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Coreflood down, Alureon / TDL4 rootkit challenged; Facebook campaigns in April

12
May
2011

Victories continue to roll in 2011. In April, a large Coreflood (circa 2002) botnet operation was dismantled by the FBI. Servers and domains controlled by this Coreflood gang were seized. This comes off the heels of Rustock’s takedown in March, which we continue to see solid evidence of success here at FortiGuard Labs. Indeed, global spam rates have remained about 15% lower than they were before Rustock’s downfall in mid-March. It’s only a matter of time before a new spam botnet will grow large enough to start bringing spam rates back up. They’re certainly trying: we commented on a new botnet making the rounds through Facebook themed emails a recent Threat Report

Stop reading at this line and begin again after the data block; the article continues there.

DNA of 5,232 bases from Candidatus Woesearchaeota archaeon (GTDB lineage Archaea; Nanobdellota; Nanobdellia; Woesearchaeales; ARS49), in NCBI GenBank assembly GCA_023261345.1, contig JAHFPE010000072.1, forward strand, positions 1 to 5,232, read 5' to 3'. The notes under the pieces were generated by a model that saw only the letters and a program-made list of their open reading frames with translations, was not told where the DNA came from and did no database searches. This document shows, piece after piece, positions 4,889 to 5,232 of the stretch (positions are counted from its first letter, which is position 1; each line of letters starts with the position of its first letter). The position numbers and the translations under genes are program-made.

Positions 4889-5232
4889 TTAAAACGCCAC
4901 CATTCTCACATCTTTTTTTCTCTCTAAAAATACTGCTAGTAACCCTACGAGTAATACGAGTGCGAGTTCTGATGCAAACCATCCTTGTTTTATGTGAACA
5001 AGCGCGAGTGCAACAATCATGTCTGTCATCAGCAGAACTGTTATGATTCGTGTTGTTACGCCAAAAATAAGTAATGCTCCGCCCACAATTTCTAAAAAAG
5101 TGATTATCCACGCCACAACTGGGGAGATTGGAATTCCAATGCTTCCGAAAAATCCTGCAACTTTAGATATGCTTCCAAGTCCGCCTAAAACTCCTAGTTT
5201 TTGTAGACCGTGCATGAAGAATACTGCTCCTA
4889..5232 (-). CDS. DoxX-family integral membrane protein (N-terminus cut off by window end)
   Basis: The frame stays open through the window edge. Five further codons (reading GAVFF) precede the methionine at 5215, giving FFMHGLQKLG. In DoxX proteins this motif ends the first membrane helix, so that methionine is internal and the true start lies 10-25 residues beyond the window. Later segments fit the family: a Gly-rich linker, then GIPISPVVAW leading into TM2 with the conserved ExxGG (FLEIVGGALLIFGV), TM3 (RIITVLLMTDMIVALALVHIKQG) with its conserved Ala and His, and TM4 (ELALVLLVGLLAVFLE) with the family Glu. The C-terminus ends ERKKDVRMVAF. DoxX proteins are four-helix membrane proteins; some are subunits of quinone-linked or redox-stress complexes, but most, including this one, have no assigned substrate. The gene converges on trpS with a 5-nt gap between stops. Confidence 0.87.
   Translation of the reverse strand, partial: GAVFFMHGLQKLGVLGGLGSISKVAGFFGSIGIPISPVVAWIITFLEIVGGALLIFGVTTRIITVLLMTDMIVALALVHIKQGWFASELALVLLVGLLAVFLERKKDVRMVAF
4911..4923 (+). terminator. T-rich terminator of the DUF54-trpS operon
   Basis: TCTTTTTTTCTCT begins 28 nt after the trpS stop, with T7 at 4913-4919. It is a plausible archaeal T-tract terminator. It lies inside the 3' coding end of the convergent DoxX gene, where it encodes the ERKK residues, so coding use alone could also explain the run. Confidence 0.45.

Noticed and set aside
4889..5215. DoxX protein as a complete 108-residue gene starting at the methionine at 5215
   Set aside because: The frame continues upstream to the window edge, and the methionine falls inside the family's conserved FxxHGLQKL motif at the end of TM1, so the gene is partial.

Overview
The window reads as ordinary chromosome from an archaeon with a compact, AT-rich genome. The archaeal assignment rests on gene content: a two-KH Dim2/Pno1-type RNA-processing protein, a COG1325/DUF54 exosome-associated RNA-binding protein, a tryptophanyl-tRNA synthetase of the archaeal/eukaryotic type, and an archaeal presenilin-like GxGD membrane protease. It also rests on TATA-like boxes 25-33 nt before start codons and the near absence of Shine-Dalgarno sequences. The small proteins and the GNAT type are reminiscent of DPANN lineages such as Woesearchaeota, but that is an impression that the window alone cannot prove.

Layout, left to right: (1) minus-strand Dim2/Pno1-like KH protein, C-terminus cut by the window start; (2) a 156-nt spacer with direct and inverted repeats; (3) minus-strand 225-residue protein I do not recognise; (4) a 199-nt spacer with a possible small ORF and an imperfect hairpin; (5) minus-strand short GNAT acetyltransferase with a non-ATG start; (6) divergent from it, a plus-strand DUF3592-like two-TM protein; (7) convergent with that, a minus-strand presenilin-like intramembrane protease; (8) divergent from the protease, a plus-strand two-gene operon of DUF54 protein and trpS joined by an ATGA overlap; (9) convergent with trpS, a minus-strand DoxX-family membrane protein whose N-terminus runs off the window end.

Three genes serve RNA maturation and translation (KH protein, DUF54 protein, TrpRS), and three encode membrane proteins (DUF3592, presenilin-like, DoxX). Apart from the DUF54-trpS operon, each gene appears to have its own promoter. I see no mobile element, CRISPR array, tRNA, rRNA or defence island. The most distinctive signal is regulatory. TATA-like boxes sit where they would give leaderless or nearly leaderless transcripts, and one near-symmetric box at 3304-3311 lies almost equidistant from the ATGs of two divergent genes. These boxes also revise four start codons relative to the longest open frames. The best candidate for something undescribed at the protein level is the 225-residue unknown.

FortiGuard Labs recently discovered and disclosed a vulnerability in Microsoft Office (FGA-2011-13). This was patched in Microsoft’s April Path Tuesday release, which included 17 security bulletins. Microsoft also released the advisory KB 2506014 , which addresses levels with kernel-mode rootkits – specifically the Alureon / TDL4 rootkit. One of our 2011 Threat Predictions was an increase in cyber criminal operation takedowns. We have already seen aggressive action here with success on Rustock and Coreflood. Another prediction touched on the emergence of 64-bit rootkits, specifically Alureon / TDL4. Such rootkits pose a serious threat for Windows 7 systems, since it allows free reign of Microsoft’s latest operating system for any malware that leverages such a rootkit. It is great news that Microsoft has made a move to answer this threat, and it is important that all systems are immediately patched. Cyber criminals, however, will continue their attempts to subvert the Windows 7 operating system. Safe practices, patch management and a valid security solution are good measures to mitigate threats. If we all do our part, cyberspace will no doubt be a safer place.

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